CAD CAM dentistry is an innovation in dentistry and prosthodontics that first appeared in 1985, according to a review published by the Journal of Prosthodontic Research (JPR). Since then, the technology has only advanced, revolutionizing restoration dentistry for professionals and patients alike. Learn more about the technology and how it may impact your restorative dentistry appointment.
Understanding CAD/CAM Dentistry
Computer-aided design (CAD) and computer-aided manufacturing (CAM) are terms describing software that make it possible for dentists to perform complex procedures faster, more easily and more accurately, says the JPR. CAD/CAM technology constructs restorations, like crowns, veneers, inlays, onlays and bridges, from a single block of ceramics, which makes the final product more precise compared to traditional fabrication methods.
What the Process Involves for CAD/CAM Dentistry
With CAD/CAM dentistry, custom 3-D images of your prepared tooth or teeth are created by digitally scanning your impressions. These scans are then used to produce a virtual design for the restorative device, which is then sent to digitally connected milling equipment. The design guides the milling machine to carve the restoration from a solid block of restorative material, explains Dentistry IQ.
Dental Economics lists the steps involved in a CAD/CAM procedure:
- Tooth preparation
- Intraoral scanning
- Restoration design
- Sintering and polishing
All this can be done chairside in about 40 minutes to two and a half hours, estimates Dental Economics. That may sound like a long appointment, but when you consider the convenience factor of only needing to make one trip to the dentist's office, it may be worth it and shorter than if you had to return for a second appointment.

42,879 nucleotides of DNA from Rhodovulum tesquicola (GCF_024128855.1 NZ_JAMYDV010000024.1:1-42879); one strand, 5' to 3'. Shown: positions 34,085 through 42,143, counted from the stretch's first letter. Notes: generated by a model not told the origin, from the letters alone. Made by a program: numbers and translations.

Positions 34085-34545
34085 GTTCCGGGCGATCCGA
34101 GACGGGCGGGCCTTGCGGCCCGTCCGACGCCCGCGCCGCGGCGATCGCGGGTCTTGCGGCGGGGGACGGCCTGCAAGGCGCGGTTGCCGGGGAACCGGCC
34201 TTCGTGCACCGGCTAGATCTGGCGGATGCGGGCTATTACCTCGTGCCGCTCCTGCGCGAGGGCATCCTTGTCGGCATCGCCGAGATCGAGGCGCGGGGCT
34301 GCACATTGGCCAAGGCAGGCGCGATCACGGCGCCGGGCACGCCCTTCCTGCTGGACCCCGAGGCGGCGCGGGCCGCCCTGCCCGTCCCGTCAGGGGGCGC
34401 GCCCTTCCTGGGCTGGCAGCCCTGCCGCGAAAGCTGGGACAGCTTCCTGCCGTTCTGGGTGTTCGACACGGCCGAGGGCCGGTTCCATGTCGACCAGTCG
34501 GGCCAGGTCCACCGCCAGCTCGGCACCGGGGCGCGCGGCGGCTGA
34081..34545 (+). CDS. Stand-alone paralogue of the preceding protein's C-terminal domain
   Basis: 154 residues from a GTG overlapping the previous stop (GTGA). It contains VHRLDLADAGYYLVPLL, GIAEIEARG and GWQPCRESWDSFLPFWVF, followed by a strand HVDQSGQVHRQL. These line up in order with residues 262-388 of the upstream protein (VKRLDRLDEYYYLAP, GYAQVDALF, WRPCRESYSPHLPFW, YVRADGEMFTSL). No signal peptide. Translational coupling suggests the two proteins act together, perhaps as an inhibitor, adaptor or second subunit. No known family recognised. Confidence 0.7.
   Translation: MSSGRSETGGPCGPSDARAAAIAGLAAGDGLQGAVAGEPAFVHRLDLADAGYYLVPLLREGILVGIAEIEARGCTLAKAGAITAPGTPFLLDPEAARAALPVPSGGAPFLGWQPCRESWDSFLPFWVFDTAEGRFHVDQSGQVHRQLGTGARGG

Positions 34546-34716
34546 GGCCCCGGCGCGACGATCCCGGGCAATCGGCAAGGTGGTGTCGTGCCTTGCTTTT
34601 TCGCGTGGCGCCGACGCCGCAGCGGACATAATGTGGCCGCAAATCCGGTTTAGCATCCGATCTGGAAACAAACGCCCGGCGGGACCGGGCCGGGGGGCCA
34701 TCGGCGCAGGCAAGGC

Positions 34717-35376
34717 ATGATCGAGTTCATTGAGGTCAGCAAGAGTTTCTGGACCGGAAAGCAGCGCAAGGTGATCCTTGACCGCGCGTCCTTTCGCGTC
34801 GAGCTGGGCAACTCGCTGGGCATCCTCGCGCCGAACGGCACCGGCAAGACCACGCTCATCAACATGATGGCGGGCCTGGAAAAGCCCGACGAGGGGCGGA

Features and Benefits of CAD/CAM Dentistry
CAD/CAM offers multiple benefits to restorative dentistry, ranging from improved accuracy to shorter waiting periods for your dental appliances, notes the Consumer Guide to Dentistry. Because crowns and other restorative options no longer need to be outsourced to a laboratory, the whole process can be completed in one office visit and there's no need for a temporary restoration. The technology also eliminates several outsourcing costs, although you may have to pay for the extra time the dentist spends at your chairside.
One potential downside is that not all offices have CAD/CAM technology, and there is a steep learning curve for some professionals. Dentistry IQ notes that only 8 to 10 percent of American dental practices have an in-house CAD/CAM facility.
You can care for your new dental restorations using the same oral hygiene regimen as for your natural teeth, such as daily brushing with the Colgate 360° Total Advanced Powered toothbrush, which removes four times more bacteria than the leading battery-powered toothbrush.
Is CAD/CAM Dentistry Right for You?
Your dentist will let you know if you're a good candidate for the CAD/CAM technology. If your practitioner recommends a CAD/CAM dental procedure for you, be sure to ask for full details of the costs and benefits you can expect.